What view are the unions going to take of this? I think it is quite likely to give rise to a lot of trouble. I simply do not like these arrangements. I think the judgment Parliament made in 1965 as to how the payments should be split between the Fund and the employer who has a redundancy scheme where redundancy takes place was about the right one. And then the noble Lord did not mention at all the effect on employers who have no option but to have redundancy schemes, no question of choosing to have a redundancy scheme in order to get greater efficiency, having no option because they have to reduce staff or disband it altogether. This will come at the very moment when they are least able to bear it; and this is an increase of 125 per cent. in the amount they have to pay.

I do not think the noble Lord has answered these questions. Obviously, we cannot take this matter to a Division, but I hope the Government will consider it further. If they think there should be a slightly higher proportion in respect of service over 41 it would be fine, but this difference of 125 per cent. really sticks in my throat. I do not think it can be right. I hope that the Government will look at it again.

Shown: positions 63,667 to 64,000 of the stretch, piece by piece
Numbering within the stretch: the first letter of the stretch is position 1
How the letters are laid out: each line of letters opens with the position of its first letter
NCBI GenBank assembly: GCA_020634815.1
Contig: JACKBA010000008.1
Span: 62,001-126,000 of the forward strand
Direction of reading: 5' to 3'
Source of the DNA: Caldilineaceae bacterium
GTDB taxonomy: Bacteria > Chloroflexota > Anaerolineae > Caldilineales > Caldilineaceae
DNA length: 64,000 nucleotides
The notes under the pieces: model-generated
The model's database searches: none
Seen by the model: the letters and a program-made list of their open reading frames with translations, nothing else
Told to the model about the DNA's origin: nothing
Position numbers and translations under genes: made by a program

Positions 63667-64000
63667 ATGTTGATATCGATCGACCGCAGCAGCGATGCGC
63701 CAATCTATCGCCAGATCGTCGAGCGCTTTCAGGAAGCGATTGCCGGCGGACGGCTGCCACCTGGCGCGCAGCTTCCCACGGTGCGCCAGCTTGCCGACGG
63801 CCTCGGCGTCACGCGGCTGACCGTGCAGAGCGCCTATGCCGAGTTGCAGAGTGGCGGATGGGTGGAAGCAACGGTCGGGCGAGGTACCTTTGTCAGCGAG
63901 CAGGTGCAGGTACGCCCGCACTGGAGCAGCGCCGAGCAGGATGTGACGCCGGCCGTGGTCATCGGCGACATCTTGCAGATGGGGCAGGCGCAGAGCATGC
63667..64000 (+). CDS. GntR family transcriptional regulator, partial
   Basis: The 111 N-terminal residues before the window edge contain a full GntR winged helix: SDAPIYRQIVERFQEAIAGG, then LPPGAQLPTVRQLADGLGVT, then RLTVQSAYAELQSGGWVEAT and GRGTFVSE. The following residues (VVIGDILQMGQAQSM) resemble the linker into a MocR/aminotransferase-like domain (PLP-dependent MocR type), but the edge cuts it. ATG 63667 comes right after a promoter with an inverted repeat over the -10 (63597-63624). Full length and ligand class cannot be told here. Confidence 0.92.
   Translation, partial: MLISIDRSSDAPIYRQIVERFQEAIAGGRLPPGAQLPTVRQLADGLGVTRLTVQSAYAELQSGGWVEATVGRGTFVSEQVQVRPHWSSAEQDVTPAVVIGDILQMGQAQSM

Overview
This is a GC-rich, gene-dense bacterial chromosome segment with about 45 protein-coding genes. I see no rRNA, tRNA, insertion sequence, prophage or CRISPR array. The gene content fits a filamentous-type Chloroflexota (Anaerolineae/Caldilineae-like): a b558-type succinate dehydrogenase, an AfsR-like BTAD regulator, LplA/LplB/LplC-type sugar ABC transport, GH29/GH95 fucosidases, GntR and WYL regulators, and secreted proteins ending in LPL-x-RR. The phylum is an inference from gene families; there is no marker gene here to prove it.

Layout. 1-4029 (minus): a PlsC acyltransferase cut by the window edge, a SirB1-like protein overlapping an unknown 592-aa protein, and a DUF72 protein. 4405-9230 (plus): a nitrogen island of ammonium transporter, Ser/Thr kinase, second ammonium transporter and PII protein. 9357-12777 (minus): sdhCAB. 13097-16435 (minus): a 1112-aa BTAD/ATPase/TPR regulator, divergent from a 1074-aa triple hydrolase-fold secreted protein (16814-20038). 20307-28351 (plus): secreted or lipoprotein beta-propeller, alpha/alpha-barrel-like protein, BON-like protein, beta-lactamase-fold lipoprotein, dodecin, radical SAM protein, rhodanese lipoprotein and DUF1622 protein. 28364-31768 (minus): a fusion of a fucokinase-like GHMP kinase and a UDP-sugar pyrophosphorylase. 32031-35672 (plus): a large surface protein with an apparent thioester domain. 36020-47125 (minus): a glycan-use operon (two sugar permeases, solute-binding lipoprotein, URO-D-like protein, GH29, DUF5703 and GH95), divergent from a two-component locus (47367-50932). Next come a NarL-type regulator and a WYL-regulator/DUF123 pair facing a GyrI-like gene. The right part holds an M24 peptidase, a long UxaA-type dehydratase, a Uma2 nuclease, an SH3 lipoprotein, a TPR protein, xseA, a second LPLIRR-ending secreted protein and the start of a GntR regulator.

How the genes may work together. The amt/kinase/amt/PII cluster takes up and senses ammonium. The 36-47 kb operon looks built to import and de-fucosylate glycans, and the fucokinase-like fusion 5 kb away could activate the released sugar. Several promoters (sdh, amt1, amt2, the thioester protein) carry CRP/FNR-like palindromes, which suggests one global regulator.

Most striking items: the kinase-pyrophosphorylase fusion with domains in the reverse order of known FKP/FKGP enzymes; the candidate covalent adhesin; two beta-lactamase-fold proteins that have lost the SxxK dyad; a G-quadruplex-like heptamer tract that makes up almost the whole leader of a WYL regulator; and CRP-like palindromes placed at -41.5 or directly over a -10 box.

If I may reply on one point, the noble Lord suggested that if more of the older employees are retained in a redundancy he hopes the Government will help in the retraining of those older men. But the nature of the normal redundancy is not to produce a situation where those remaining have to change jobs; the nature of a normal redundancy is that some leave their occupation, and those who are left do not normally have to change their occupation. It is those who leave who have to be retrained and it is right that the younger man, more adaptable for training, should leave rather than the older man. The noble Lord suggested that one should reduce the incentive to volunteer. One could, of course, do that by reducing the payments to the older man. We do not want to enter into this argument, but it is the Government's view that the one and a half weeks per year is the proper recompense for men in the latter part of their service. They should have this amount, and I believe that most good employers would acknowledge that the rate of pay ment for old servants should be higher than for younger men who have more opportunity to gain employment elsewhere. One always has this consideration in mind as an employer.